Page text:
Cozy mystery and darkest noir


Cozy mystery and darkest noir

DEBORAH STEINMAIR is a sucker for horrific family dramas that gaslight the reader.


COZY mystery or cozies is a subsection of crime fiction in which sex and violence take place offstage. The detective is usually an amateur and often a woman. The crime and detecting happen in a small, intimate space like a village, on a ship, in a hotel. It's less hard-baked than crime fiction. There's a sociability and the characters are cute.

The Mystery Guest loosely belongs to this category. The main character is an eccentric who elicits sympathy from the reader. Molly Gray is the head cleaner in a fancy hotel and wears her Head Maid bar with pride above her heart. She is a perfectionist and polishes every room to a high shine. She even wrote a manual for the other cleaners with all sorts of odd remarks, like in a safe hotel, the guests sleep well. Her beloved grandmother, who raised her, was also a cleaner or housemaid and gradually the reader learns more about her childhood: her mother was a druggie who disappeared from her life early. After her grandmother's death, she has no family left.

Her life ran smoothly until a famous guest at the hotel died before her eyes: the crime writer JD Grimthorpe, her grandmother's employer in whose mansion she played and worked as a child. He was a distasteful character and the police smell a rat. In addition, two more guests were shot dead in their rooms. Is there a connection?

Molly realises she holds the key that can unlock the mystery. She knows Grimthorpe's darkest secrets but hesitates to reveal their connection.

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The hotel is suddenly crowded with rubberneckers and crime fiction aficionados. At the time of the writer's death, there were all sorts of eccentric guests present, such as a fanatical group of fans of crime fiction and Grimthorpe, the LAMBS. There is no shortage of suspects.

Molly has some faithful friends like the chief butler, Mr Preston. Her beloved, Juan Manuel, went to visit his family in South America and she is determined to resolve the unpleasantness before he returns, so life in her beloved hotel can resume its normal course. But Detective Stark is not impressed with Molly's tips and clues and considers her odd and slightly unbalanced. In time, she does gain respect for Molly and finally invites her to join the police. Do I smell a sequel?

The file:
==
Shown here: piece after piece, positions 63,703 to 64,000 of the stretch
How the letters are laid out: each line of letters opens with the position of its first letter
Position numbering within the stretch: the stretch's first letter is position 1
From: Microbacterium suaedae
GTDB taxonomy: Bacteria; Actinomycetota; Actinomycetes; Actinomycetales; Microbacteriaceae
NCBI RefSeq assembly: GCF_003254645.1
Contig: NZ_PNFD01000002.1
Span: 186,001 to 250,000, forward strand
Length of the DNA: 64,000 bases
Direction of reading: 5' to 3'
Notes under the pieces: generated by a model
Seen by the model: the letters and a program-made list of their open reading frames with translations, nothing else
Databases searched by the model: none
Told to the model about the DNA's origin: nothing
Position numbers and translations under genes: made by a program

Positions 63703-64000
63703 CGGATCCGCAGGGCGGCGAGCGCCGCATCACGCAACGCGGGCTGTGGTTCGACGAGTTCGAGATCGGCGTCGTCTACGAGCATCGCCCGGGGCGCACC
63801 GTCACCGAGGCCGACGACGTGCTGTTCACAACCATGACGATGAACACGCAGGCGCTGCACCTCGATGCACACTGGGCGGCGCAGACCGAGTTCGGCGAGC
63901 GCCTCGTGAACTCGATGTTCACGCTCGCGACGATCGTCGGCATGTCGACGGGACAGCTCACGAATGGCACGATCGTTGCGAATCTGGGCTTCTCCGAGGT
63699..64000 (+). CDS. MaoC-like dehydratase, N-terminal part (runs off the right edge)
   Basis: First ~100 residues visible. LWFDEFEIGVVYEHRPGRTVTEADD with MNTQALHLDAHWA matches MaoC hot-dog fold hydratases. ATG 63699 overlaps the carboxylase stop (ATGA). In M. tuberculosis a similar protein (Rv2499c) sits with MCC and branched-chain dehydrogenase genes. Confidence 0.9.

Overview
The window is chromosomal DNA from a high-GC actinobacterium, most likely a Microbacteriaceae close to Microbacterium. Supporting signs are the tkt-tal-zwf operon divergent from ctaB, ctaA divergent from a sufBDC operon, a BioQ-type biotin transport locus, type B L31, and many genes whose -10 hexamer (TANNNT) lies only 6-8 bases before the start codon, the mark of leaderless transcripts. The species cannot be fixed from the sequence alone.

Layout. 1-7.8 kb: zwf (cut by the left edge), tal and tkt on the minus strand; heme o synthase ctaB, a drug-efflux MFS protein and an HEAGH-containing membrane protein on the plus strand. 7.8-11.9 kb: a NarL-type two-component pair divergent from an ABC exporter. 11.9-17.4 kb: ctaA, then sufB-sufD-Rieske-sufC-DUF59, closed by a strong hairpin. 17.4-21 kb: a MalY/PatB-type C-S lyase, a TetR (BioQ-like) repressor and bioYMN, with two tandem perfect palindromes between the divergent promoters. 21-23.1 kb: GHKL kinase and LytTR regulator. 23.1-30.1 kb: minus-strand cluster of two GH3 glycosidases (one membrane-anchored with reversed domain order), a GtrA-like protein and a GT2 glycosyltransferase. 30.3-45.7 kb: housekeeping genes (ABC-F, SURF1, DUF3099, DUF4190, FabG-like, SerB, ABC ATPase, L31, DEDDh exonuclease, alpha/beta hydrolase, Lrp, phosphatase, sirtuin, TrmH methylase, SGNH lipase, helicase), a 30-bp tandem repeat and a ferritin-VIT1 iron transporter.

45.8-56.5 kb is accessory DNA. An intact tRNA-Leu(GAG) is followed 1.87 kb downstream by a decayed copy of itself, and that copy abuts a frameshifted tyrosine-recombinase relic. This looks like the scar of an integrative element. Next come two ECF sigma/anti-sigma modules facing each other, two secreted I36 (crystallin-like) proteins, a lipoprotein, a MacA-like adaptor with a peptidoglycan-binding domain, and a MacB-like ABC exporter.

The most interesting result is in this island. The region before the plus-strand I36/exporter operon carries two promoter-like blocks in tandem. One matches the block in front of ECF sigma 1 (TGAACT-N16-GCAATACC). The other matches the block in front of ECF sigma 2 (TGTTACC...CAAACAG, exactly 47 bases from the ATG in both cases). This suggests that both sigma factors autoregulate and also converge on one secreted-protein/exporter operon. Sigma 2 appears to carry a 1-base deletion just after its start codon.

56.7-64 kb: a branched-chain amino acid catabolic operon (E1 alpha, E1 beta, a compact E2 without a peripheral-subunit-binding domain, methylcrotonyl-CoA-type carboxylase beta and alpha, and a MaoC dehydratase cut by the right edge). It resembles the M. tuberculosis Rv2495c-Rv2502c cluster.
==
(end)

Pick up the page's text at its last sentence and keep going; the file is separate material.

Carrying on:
Nita Prose is a skilled writer — with such a surname it was probably easy to make a career choice. Like Agatha Chrisie and other predecessors in the genre, she knows how to give body to characters. Sometimes it became a little too cute and sweet for me but it held my attention. Prose's debut novel, The Maid, sold over a million copies in more than 40 countries. It won a series of prizes.

Who, what, where and how much?

The Mystery Guest by Nita Prose was published by HarperCollins and costs R390 at Exclusive Books.

The next book's title grabbed me from the word go. It's pure domestic noir, in the tradition of The Girl on the Train and Gone Girl. These novels are usually set in Britain. The cover has yellow and red on it. The protagonists are often a married couple, they are quite well-off and all is not well with their relationship.  The narrator is mostly a woman, often with a drinking problem or emotional and mental health issues. She's unreliable and you shouldn't believe a word she says.

Beth and Tom Hardcastle lead a fairy-tale life with a pretty house in the countryside and an adorable little girl. Tom commutes to London where he has an important job and Beth owns a coffee shop and pottery studio. Everything is rosy until one day the police arrive to arrest Tom for murder. Beth is totally blown away — how can this be? It doesn't fit the picture in her mind of their perfect life.


The reader asks herself how you can be married to someone for years and have no idea that he is a psychopath. The locals also do not buy it and see her as an accomplice.

She doesn't want to visit her husband in jail and the police are quite surprised that she seems to have moved on so soon and is apparently already in a new relationship.

It becomes clear that Tom has committed quite a few murders over the years. Did Beth stay silent to protect her marriage and her child, and what kind of logic is that?

The book is not particularly well written but you devour it because you want to solve the mystery.

Expect a twist in the tail. That's how they roll in domestic noir. Read with attention and watch the main character's behaviour rather than what she says.

Sometimes the story is told from Tom's point of view and it is clear he is an unsavoury character. It's Beth we are trying to figure out.

I happen to be a sucker for this kind of family drama that gaslights the reader, perhaps because I too was once married, had small children and tried my best to maintain the semblance of a happy home life in the face of enormous challenges and faltering mental health.

It's nice escapism that will keep you awake. I see they've already made a TV series.

The author has a background in psychology and criminology and it's her first book.

Who, what, where and how much?

The Serial Killer's Wife by Alice Hunter was published by HarperCollins and costs R280 at Exclusive Books

What are we listening to?

Lady Gaga sings “Bad Romance":

♦ VWB ♦

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